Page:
Alejo Vidal-Quadras (78), one of the founders of the far-right party Vox, was shot in the street. The ex-politician was shot in the face. He was seriously injured, but taken to hospital conscious. The perpetrators – according to witnesses two men – are still on the run.
Vidal-Quadras was shot near his home in Madrid around 1:30 p.m., Spanish public broadcaster RTVE reported. A man wearing a black motorcycle helmet allegedly met him after he left a church and shot him in the face from two meters away. The emergency services say on X that Vidal-Quadras was hit in the lower jaw, according to the newspaper ‘El País’ his condition is said to be serious but stable.
The perpetrator then allegedly fled on the back of a motorcycle driven by another man. The two suspects could not yet be caught. The police have started a manhunt.
From PP to Vox
Vidal-Quadras served in the European Parliament between 1999 and 2014 for the right-wing Conservative Partido Popular (PP), of which he was also party leader in Catalonia. However, after 30 years he left the party because in his opinion it was not doing enough against the Catalan drive for independence.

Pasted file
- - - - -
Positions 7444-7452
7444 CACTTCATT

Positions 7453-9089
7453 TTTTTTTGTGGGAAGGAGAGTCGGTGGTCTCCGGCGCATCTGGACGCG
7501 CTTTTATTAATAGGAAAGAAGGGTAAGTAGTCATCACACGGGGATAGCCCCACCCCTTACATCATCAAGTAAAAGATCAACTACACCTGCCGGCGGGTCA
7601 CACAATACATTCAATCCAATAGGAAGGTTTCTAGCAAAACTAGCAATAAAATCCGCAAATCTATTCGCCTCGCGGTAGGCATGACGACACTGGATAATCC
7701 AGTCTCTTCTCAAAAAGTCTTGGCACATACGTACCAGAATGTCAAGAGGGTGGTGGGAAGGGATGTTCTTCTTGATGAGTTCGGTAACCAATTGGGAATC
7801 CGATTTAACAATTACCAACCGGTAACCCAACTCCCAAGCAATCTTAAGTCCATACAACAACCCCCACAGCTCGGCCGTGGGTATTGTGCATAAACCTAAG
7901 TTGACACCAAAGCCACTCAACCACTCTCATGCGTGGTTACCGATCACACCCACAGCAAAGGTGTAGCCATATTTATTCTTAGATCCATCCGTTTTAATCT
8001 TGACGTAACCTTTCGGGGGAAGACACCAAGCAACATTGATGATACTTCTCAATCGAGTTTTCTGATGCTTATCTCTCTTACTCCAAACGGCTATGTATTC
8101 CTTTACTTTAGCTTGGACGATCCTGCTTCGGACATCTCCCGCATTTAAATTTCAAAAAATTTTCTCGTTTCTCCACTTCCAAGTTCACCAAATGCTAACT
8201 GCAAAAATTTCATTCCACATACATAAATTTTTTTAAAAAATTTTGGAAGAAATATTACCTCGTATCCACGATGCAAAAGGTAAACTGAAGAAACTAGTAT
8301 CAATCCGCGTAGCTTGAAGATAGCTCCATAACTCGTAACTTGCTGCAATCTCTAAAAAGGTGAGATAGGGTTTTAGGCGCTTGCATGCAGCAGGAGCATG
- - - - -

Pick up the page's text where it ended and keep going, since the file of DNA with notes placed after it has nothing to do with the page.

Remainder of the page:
Vidal-Quadras moved to the newly founded far-right and Spanish nationalist party Vox and immediately became acting chairman. He was party leader for Vox in the 2014 European elections, but was not elected again. Vidal-Quadras left politics in 2015.
Vox is a fierce opponent of more autonomy for the Spanish states, including Catalonia. Just today, the Catalan separatist party Junts concluded an agreement with the Spanish Social Democrats of Spanish Prime Minister Pedro Sánchez. Junts will support Sánchez to start a new term as prime minister in exchange for amnesty for Catalan separatists and more autonomy.
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Vidal-Quadras had spoken critically about that agreement earlier today. On the social network X, he wrote that the agreement “shatters” the rule of law in Spain and puts an end to the separation of powers. According to Vidal-Quadras, this will “turn Spain from a liberal democracy into a totalitarian tyranny.” “The Spaniards will not allow that,” he said.
However, it is still unclear whether the shooting has anything to do with current political events. For the time being, there are no indications of terrorism.
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